Despite the prevalence of realism, Ghost of Tsushima is not Bushido Blade, a fighting game where a single sword strike could spell death–just like real life. According to Zimmerman, this model simply isn’t fun in the team’s eyes. Still, we have seen moments in the available footage where Jin successfully takes off body parts and kills enemies with a flick of his wrist, and it appears this is more likely to happen while fending off common enemies, versus more important battles where opponents can absorb multiple slashes.
While Sucker Punch has hired weapons experts to help direct combat and attack animations, the studio is also going to play up traditional techniques by judiciously adding flair for effect. “There are things that Jin does when you’re fighting that no samurai would ever do,” said Zimmerman. “He does spin strikes, which are fun, they’re very showy, they are completely… you would never do that [in real life]. You would never turn your back. There are things that he does even right now that we may continue to edit as we look for that balance. We’ll see if we can find the best of both worlds, where it’s as real as it can be while still being a video game.”
An 18-minute gameplay demonstration is confirmed to be revealed during this week’s State of Play stream, which begins at 1 PM PT / 4 PM ET. Be sure to check back soon, as we’ll be updating this feature with all the new details from the presentation.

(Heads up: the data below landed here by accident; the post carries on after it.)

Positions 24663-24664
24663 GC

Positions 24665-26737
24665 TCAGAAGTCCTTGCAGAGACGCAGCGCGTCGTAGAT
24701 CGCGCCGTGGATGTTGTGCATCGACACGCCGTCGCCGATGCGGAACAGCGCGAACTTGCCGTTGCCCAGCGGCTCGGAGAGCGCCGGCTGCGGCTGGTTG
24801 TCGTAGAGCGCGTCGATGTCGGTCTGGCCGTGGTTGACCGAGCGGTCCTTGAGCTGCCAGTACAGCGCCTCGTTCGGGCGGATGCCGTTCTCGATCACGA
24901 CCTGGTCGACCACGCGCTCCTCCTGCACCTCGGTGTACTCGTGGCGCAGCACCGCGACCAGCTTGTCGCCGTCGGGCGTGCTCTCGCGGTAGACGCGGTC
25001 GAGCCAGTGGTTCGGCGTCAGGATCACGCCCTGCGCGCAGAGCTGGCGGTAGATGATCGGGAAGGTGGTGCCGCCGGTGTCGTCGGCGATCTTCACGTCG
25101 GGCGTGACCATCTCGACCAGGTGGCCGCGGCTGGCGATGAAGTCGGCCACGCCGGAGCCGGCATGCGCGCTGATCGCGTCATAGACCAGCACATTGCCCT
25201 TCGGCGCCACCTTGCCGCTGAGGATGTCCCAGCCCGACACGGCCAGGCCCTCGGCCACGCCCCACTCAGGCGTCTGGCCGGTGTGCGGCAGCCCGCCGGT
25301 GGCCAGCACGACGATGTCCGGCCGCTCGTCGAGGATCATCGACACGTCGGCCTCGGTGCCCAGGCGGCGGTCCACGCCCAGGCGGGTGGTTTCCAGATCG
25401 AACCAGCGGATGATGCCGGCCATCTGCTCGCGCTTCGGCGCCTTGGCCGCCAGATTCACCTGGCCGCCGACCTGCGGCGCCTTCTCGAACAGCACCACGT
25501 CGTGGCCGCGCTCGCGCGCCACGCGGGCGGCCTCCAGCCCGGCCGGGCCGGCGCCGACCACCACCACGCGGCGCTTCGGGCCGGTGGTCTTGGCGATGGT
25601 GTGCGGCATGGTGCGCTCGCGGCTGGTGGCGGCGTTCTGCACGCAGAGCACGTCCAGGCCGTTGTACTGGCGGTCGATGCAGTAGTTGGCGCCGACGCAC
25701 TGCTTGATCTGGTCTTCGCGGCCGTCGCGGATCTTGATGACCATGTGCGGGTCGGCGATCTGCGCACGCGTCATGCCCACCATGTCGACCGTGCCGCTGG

One of the most interesting discussions around the game coming out of E3 was about Sucker Punch’s philosophy behind making a fun, fictional game based on dramatic real-life events. Once again, Zimmerman offered valuable insight. The team knows what historians have reported, but only so much of it will be honored–a decision made to cater to mainstream expectations of samurai, informed by movies and games alike.
According to Zimmerman: “we’re going to deviate from historical truth, we just want to do it intentionally. A lot of the support we get from our friends from Sony in Japan, and our Japanese friends in Sony US, and all the cultural consultants we’ve assembled to help us do this stuff, is to make sure we don’t deviate accidentally. There are things we are going to do that are different and we want to choose those wisely.”
“If you have an idea about what samurai look like or how they act or how they think we’re going to give that to you,” he added. “Most people’s idea is really based on an idea of samurai which is really more of a 16th-, 17th-, 18th-century idea of samurai; 13th century, historically, is pretty different. In terms of how they fought, what they wore, it doesn’t match your expectations. So we’re not sticking exactly to the historical truth of Kamakura-era samurai. It’s gonna be a little different. The armor that you see him wear, it’s not 13th century armor. It’s more warring-states-period armor. Because, honestly, the 13th century armor is pretty jarring looking, it’s not what you’d expect. It’s really boxy. It doesn’t look aspirational. And we wanna make sure that what we give you is your fantasy of what being a wandering samurai is.”